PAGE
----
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History of the World Through Music

Article and Concert review by TG

On Friday, February 8, 2008, the Homestead Community Concerts presented its third program of the 2007-2008 season. The eleven "historians" call themselves Solid Brass.

Founded in 1982, SOLID BRASS, is recognized by audiences and critics alike as one of the premier brass groups in the country. The members of the ensemble are some of the New York City area's finest musicians who have performed at Lincoln Center with the Metropolitan Opera, New York City Opera, and New York City Ballet, numerous Broadway Shows, as well as appearances as orchestral and chamber musicians. The SOLID BRASS roster lists fifteen performers and a touring venue that includes Canada, the United States, and Mexico.

Tonight's eleven person ensemble included: Douglas Haislip (C and B-flat trumpet, co-founder, and principle arranger) who does mostly freelance; Chris Jaudes (trumpet and flugal horn), who is a trumpet instructor at Long Island University and currently in the "pit" with the Broadway show Gypsy; Jeff Holmes (trumpet), who is Director of Jazz Studies at the University of Massachusetts; Chuck Bumcrot (trumpet), who is a faculty member at Montclair State University and Affiliate Artist in Trumpet at Keane University; Janet Lantz (French Horn), who is a fourth generation Floridian (now in New York) doing mostly freelance work including our Gold Coast area and the Florida Grand Opera; Carl Della Peruti (tenor trombone, co-founder), who is a trombone instructor at Rutgers University; Hans Muhler (tenor trombone), who designs brass instruments for the Yamaha Corporation; Don Hayward (bass trombone), who is an instructor at Columbia University; Kyle Turner (tuba), who is a top-notch amateur tennis player, currently with the New York Philharmonic; and Adrienne Ostrander (percussion), whose specialty is educational concerts for schools which has taken her so far to 46 states.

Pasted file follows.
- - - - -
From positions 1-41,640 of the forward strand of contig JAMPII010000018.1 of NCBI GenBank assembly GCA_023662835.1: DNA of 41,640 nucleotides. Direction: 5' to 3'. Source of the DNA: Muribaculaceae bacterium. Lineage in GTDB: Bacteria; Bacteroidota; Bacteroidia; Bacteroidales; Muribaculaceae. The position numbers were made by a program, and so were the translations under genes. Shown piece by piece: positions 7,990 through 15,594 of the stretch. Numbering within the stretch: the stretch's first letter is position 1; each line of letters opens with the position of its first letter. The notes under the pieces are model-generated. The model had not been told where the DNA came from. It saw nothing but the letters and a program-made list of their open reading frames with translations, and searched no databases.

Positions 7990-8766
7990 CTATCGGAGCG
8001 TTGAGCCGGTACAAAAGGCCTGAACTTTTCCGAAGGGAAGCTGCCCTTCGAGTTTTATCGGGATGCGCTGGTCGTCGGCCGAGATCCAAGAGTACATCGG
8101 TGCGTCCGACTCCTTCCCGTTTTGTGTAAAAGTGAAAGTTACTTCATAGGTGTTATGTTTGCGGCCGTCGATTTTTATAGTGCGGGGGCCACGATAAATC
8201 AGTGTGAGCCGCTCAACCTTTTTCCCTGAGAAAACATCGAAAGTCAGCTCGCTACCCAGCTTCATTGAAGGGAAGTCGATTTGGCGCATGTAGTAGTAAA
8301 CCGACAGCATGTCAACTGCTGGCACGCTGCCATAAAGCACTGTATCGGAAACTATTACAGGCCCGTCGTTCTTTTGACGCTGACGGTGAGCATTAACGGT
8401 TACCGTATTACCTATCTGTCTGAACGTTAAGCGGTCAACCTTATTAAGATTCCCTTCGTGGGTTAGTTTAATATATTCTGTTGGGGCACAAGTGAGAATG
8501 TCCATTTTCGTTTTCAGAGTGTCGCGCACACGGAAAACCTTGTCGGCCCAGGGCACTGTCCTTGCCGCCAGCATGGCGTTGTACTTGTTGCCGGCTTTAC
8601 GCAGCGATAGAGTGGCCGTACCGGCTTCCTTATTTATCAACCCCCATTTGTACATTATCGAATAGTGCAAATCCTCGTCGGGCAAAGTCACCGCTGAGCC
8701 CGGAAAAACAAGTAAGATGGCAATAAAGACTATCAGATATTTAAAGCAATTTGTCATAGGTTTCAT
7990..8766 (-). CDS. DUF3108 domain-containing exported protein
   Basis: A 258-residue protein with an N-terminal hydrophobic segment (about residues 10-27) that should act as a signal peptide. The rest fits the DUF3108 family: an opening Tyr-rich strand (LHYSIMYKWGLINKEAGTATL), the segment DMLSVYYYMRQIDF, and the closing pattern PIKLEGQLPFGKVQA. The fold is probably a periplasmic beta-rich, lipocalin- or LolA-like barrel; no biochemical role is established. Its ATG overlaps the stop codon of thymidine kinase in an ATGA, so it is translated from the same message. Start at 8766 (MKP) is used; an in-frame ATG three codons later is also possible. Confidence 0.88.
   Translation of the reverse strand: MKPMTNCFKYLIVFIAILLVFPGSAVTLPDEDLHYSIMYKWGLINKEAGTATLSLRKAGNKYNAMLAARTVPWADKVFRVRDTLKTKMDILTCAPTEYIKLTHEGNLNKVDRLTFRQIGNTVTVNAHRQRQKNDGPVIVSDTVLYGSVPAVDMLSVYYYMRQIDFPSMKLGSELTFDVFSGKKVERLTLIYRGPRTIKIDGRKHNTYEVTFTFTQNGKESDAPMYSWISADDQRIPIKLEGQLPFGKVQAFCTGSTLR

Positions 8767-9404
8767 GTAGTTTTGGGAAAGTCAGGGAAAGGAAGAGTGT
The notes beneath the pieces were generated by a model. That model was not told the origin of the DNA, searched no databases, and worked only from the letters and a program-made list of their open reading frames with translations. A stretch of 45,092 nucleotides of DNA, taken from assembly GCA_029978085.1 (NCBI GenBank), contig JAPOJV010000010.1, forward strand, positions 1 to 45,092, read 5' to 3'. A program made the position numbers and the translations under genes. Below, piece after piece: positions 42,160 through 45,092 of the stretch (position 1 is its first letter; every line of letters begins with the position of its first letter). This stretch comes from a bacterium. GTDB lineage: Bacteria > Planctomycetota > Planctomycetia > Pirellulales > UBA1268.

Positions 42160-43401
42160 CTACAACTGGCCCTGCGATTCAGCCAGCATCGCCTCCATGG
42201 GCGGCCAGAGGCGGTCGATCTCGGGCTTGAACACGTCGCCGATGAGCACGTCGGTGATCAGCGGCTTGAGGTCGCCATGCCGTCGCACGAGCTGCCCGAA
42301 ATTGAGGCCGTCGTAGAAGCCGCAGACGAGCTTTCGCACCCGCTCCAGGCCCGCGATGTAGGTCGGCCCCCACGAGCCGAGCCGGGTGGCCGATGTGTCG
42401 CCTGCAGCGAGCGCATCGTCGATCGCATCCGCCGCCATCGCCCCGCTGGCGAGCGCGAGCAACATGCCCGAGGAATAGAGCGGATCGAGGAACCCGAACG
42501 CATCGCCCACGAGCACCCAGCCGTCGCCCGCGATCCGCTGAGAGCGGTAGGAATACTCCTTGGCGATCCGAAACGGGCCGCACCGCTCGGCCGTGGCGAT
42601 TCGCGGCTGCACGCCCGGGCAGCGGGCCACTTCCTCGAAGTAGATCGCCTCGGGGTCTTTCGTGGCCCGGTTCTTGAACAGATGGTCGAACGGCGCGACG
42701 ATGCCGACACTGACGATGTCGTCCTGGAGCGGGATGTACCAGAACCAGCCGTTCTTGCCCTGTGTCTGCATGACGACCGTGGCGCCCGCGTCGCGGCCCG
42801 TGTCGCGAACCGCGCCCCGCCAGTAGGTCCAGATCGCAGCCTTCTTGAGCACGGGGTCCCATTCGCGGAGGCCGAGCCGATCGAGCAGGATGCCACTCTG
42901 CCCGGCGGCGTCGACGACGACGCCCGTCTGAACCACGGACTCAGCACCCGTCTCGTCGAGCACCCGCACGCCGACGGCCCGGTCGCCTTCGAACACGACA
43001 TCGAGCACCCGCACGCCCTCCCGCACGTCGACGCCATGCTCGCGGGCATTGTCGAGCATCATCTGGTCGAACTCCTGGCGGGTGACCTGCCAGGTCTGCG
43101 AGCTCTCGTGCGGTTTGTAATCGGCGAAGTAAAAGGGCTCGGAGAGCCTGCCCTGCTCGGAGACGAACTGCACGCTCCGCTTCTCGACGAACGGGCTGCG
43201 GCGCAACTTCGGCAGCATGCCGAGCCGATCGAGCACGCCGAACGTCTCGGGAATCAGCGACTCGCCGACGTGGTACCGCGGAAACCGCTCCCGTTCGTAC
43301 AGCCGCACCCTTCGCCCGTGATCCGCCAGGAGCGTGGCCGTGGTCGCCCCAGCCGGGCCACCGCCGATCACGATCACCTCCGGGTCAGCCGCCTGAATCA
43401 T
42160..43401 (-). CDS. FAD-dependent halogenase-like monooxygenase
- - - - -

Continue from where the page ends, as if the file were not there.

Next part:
The concert started with the sounds of medieval carols by antiphonal off-stage trumpets with the rest of the ensemble playing as they came down the aisle. It was a unique and surprising beginning. Each piece in the program was introduced by historical and or musical information. The Giovanni Gabrieli "Sonata Pian e Forte" for example was one of the first examples of a composer indicating the dynamics (degree of loudness). For you brass buffs the original instrumentation was for cornettos (the wooden precursors of trumpets) and sackbuts (the earliest trombones).

The program then jumped to the 20th century with a suite of pieces by Ralph Vaughn Williams. First was a full brass ensemble version of the fairly well-known organ piece "Rhosymedre". This was followed by "Loch Lomond" which was originally for an a capella male chorus. It should be noted that the traditional four-part male (TTBB) voicing was respected as only four instruments played at any one time. The suite ended with several boisterous songs of the sea.

Next were the 1875 pieces "Les Dragons" and a gusty and bright version of "Les Toreadors" from Carmen by Georges Bizet. It may have been scandalous when first presented but "Les Toreadors" is probably one of the more popular and well-known pieces in today's concert repertoire. Did you know that the telephone, the light bulb, and Carmen were created within a year of each other?

The first half ended with the dramatic 1848 "Procession to the Cathedral" by Richard Wagner. We were given a short story of Elsa's plight of her promise not to question the "white knight" of her dreams verses her curiosity as to his real name. As she marches to the cathedral to be wed we were left without a resolution. Did she or didn't she? For you Wagner fans there should have been a huge orchestra with twice as many brass and percussion players. The ensemble played rich, full, sonorous chords and did Wagner proud building bigger and bigger throughout with an ending (which included tympani) that filled every cubic inch of the hall. Wow!